I've created a PHP development framework, and I called it Chevere. I named it Chevere with the explicit intention to honor how Chevereto pushed me into another stage of my career.
The word chévere means terrific, cool, awesome, nifty. Perfect naming for a software product!
This is the second framework I announce and this time I'm better prepared for the challenge. The original idea that I had the first time is still there and I've been all these years lurking for more knowledge to make it happen.
I made Chevere for easing my development, aiming for software meant to be customized and yet performing. It is intended to be used for the creation of pluggable software and it can be progressively implemented in any project.
Chevere is a brand new foundation aiming for PHP 8, the ocho. I made it to use it with application runners and I've made strong opinions on its design towards a better usage of the PHP programming language.
PHP is a programming language, which allows the creation of scripts that can be wired to do anything. Its usual implementation is to provide website applications hosted in a server providing access to multiple users, which access these applications using a client device (i.e. a web browser).
This basic foundation made PHP capable to power most of the web (yes, the whole internet) that you use everyday and that's how I meet it. Writing PHP for the last 14 years has gave me the insight and experience to introduce a clean, strict, and modern PHP framework that suits the process of pushing PHP beyond the basic known web foundation.
# Mistakes made
# 🤦🏾 Bad planning
Chevereto V2 was very basic with just three views and even being spaghetti code, I never experienced any maintenance issues because the code base was small. With Chevereto V3 I added listings, dashboard panel, users, albums, etc. I thought that the new feature set was large enough for the iteration, I didn't worry about making it extensible.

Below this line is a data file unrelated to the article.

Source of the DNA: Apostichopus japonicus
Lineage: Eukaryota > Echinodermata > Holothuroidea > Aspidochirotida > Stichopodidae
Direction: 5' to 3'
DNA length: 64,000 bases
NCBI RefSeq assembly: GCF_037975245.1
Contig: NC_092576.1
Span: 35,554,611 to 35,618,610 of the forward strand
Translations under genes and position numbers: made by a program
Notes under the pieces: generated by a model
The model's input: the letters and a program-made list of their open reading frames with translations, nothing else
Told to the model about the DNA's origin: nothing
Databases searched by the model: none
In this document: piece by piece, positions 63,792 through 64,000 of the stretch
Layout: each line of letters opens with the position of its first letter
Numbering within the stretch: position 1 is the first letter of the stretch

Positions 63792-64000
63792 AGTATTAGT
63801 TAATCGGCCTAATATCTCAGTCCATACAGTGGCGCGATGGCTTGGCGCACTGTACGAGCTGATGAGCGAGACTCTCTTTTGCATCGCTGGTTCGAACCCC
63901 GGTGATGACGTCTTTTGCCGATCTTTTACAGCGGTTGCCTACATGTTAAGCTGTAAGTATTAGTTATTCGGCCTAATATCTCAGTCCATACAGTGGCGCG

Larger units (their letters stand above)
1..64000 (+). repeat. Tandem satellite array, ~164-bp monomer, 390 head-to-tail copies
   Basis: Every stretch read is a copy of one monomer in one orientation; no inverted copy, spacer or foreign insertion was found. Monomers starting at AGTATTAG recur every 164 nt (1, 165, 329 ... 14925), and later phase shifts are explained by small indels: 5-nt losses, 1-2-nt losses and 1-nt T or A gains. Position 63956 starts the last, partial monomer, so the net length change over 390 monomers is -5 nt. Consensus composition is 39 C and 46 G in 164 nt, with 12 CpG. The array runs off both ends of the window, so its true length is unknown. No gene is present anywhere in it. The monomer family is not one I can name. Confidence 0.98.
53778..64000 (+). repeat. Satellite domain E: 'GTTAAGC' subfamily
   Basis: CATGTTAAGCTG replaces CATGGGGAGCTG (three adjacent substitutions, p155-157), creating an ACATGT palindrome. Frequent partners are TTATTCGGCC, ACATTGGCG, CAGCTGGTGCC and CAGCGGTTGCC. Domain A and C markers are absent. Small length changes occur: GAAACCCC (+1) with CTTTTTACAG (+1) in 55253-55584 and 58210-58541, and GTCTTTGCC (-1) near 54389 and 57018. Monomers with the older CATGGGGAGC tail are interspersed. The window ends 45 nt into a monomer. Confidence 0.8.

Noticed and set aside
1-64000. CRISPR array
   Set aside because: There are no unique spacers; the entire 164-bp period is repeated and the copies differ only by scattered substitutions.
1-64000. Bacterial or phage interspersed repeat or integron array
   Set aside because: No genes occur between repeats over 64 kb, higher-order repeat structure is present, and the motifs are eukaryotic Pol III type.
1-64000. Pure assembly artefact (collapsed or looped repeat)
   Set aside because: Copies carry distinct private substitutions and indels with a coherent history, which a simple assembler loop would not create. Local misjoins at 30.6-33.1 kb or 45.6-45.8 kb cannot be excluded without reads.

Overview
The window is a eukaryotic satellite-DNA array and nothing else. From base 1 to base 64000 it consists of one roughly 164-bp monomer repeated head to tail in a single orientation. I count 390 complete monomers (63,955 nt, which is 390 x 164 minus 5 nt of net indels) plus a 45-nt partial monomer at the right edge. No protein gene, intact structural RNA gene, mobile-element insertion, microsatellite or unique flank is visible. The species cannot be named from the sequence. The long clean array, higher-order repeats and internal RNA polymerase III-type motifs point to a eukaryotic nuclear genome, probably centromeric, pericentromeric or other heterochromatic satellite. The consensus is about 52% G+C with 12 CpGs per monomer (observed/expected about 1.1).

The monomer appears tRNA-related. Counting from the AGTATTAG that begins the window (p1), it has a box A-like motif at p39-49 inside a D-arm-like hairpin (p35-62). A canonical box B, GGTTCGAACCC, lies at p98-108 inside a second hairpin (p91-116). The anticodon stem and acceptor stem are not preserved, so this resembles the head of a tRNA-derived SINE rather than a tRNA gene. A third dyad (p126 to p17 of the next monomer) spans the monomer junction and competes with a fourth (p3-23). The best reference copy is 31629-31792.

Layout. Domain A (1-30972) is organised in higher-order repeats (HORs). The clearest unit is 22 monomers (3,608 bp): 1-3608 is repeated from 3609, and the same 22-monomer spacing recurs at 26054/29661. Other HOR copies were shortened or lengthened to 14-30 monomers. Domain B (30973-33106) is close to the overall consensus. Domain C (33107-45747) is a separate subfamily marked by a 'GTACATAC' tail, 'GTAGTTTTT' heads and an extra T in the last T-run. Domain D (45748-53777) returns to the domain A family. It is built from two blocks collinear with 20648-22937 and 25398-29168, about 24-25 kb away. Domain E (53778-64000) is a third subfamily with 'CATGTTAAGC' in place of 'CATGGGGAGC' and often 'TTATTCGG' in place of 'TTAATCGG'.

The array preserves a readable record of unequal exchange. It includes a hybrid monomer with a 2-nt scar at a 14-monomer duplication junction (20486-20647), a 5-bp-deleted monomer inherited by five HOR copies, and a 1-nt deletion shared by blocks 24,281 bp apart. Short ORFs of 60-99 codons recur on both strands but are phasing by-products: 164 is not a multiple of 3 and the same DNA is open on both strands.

It happened that V3 brought a huge increase in users which started to suggest many RFC to improve the software. I learned that users wanting to do more with a piece of software of this kind was a common and broad thing. The more users, the more needs.
As I didn't create the software for extensibility, it shortly became a problem and I quickly witnessed how the hype for my software faded away due the lack of advanced customization and my slow pace to deliver trendy features.
Everyday people came with great ideas, but I was hands-tied with the code structure made for it and it was frustrating for me to say "no" to mostly everything. New features and releases starting to take longer, it was maintenance hell.
It was foolish to don't embrace change, to assume that "it will do" and no re-design the architecture.
# 🤤 Lack of responsibility
Up to Chevereto V3, I took the well-know front controller mapped to the web server to provide the application. The model was everywhere, and since the market existed, I assumed that it was OK to rely the responsibility of designing my own application model in favor of choose the market defacto standard. Also, I didn't knew that much about software architecture back then anyway.
My mistake was that I didn't realized how not-standard was the market until I got in the mud, and I experienced first-hand the annoyance of having to deal with each hosting provider doing their own PHP recipe, targeting different niche(s). The hosting market offering became a nightmare for me, and I had to spent a lot of time adapting my software to support the universe of available servers.
I learned how and when to delegate responsibility in the systems that I design, and that mission critical systems like the server layer must be designed on my discretion.
# 😴 Late response
I assumed stupid stuff, like that cPanel based shared servers was my market or that the maintenance hell was how every software works in this world. I assumed that clients won't look for newer tech, that "if ain't broke don't fix it" and I told myself everything needed to resist the need of change.
When VPS offering became cheap as $5/mo I should have jump immediately into that world and fuck off the previous service model. I wasn't quick enough to foresee how I could benefit from the new server offering and I refused change, just because.
My mistake was that I should have started this new foundation earlier.
# The change
# 😱 Everything
I needed to change my software to make it customizable enough, from the simple turnkey options up to very specific needs. Must became easier to others to collaborate in all layers, and I must offer a delicate fine-tuned control on the service provisioning so it can be optimized.